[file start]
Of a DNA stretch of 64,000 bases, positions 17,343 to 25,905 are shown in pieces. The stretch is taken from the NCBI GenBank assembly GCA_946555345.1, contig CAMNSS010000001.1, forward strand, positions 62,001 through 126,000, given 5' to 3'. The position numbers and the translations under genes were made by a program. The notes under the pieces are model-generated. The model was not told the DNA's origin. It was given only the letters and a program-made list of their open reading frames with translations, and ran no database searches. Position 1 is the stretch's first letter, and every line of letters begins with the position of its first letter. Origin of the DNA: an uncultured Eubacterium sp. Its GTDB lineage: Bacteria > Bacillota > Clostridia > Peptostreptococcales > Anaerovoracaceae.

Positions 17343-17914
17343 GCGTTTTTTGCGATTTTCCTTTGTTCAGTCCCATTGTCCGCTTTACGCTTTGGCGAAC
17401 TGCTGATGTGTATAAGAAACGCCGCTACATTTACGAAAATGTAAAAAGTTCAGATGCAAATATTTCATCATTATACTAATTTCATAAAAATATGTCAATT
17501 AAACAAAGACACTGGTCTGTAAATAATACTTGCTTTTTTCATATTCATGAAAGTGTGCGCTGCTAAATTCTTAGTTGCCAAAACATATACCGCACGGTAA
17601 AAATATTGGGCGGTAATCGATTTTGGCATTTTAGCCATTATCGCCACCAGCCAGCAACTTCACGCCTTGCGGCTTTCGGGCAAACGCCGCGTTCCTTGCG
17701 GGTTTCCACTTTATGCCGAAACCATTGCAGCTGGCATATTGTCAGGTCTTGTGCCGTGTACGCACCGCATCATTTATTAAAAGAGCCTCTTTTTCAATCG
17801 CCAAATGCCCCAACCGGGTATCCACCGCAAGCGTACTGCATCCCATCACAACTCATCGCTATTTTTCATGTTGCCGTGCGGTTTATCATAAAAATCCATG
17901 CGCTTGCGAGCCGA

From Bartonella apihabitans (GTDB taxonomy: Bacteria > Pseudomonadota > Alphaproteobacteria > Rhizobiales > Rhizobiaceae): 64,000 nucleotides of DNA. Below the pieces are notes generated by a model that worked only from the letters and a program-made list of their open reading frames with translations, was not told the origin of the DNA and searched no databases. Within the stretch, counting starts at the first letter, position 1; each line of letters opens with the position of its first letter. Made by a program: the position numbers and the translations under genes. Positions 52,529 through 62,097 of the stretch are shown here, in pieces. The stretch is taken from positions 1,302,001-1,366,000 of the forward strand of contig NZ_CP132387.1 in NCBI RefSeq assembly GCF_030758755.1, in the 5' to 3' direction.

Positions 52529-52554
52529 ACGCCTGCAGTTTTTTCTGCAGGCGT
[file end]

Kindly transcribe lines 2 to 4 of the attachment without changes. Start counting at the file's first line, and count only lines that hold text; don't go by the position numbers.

Positions 17343-17914
17343 GCGTTTTTTGCGATTTTCCTTTGTTCAGTCCCATTGTCCGCTTTACGCTTTGGCGAAC
17401 TGCTGATGTGTATAAGAAACGCCGCTACATTTACGAAAATGTAAAAAGTTCAGATGCAAATATTTCATCATTATACTAATTTCATAAAAATATGTCAATT